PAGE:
What are Gold & Silver ETF’s
Owning shares in an Exchange Traded Funds group does not translate into ownership of physical gold, however. For a shareholder to take physical possession of their gold or silver, they would need to be dealing in share blocks of 100,000 and 50,000 respectively. Clearly, this is out of the reach of most investors, so selling their paper shares is the more viable option.
If you were looking into entering the exchange traded funds game, you will need to know about two important Exchange Traded Funds groups: SPDR Gold Shares ETF and iShares Silver Trust ETF.
SPDR Gold Shares ETF (GLD)
The SPDR Gold Shares Exchange Traded Funds group first began trading on the New York Stock Exchange in 2004 under the listing symbol GLD. In the dozen years since, the fund has grown to approximately $33 billion in gold assets. The exchange was conceived of as a way for investors to enter into the gold market without the cumbersome hassles associated with taking physical possession of the bullion you purchase. When you purchase a share of GLD on the stock exchange, each purchased share represents a fractional, undivided ownership in the trust. Designed to mimic gold prices, minus the fees and expenses of the fund, investors make or lose money based on the movement of the price of gold. The fund’s assets consist of gold and cash, which is primarily stored in the form of 400 ounce London good delivery bars and held in the HSBC USA NA bank vault in London.
iShares Silver Trust ETF (SLV)
In the same manner that SPDR Gold Shares ETF makes the gold market available to more investors, iShares Silver Trust ETF does for the silver trade. With about $6.5 billion in assets on deposit in the form of 325 million ounces of silver London good delivery bars stored in London, New York, and other authorized locations, purchasing a share of SLV provides you with a fractional, undivided ownership in the trust. Providing a cost-effective entrée into the silver market, the fund began trading on the New York Stock Exchange in 2006, and designed to mimic the movement of the silver market absent the costs and fees associated with operating the fund.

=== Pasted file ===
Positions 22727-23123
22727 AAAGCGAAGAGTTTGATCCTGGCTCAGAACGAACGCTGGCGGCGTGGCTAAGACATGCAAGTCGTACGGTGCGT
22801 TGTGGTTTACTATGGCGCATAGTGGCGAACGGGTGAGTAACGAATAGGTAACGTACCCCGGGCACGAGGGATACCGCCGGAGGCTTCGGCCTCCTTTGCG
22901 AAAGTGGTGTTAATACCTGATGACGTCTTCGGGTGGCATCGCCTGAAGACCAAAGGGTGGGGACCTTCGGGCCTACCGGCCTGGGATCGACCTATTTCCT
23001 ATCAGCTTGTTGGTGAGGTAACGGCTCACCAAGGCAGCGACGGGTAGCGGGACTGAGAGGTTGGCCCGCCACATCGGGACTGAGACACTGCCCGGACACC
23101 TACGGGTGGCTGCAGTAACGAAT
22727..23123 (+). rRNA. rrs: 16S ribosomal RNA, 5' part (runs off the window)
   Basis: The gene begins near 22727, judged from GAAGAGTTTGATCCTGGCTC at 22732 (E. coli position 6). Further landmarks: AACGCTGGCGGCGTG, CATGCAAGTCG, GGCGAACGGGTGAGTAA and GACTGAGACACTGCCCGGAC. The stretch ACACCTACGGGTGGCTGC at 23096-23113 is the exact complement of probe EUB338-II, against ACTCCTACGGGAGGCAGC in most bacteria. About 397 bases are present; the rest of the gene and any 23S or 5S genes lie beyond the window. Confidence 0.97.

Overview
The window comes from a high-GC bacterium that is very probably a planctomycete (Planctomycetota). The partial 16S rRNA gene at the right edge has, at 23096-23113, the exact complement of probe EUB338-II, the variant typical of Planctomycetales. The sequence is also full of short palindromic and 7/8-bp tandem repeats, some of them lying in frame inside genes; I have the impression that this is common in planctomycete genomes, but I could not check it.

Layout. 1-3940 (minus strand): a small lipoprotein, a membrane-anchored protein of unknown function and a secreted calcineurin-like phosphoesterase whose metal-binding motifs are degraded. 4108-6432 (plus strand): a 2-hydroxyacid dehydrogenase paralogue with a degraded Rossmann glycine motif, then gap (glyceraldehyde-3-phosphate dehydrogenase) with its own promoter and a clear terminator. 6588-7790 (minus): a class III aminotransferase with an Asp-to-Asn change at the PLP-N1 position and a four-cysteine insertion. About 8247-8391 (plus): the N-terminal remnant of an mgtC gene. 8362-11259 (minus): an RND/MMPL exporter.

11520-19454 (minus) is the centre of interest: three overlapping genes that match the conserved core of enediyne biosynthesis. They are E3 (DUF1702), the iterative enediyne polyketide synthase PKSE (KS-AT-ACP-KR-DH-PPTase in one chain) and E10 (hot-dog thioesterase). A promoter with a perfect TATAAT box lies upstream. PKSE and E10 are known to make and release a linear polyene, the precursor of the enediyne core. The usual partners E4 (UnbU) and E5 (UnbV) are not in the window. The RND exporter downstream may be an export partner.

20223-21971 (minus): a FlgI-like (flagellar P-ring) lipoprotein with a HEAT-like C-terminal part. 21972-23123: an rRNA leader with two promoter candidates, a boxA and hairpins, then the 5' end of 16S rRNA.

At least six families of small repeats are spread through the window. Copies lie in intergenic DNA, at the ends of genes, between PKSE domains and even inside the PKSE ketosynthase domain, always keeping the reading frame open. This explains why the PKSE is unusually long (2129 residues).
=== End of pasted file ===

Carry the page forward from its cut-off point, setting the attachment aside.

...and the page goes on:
Counter Party Risk
Since you rarely take physical possession of your gold or silver investment, there are certain counter party risks involved with investing your money in these funds. Specifically, concerns might arise from liquidity issues or accounting problems. Owning paper stocks backed by gold and silver is different from owning stocks of gold and silver. One of the allures of the latter ownership method is knowing that in the event of a social, economic, or political upheaval you have a tradable commodity, but shares in exchange traded funds will not be exchangeable with the ease of physically possessed metals.
Advantages of Exchange Traded Funds
Precious metal ETFs provide a wealth of access to investors who would otherwise not be able to enter the global gold and silver markets. This low risk, high potential investment vehicle allows investors to participate with smaller cash outlays, and a resultant smaller dollar risk should the market turn against their position. If you are looking to enter the precious metals market, and don’t mind not taking physical possession of your investment, an exchange traded funds group might the ideal investment approach.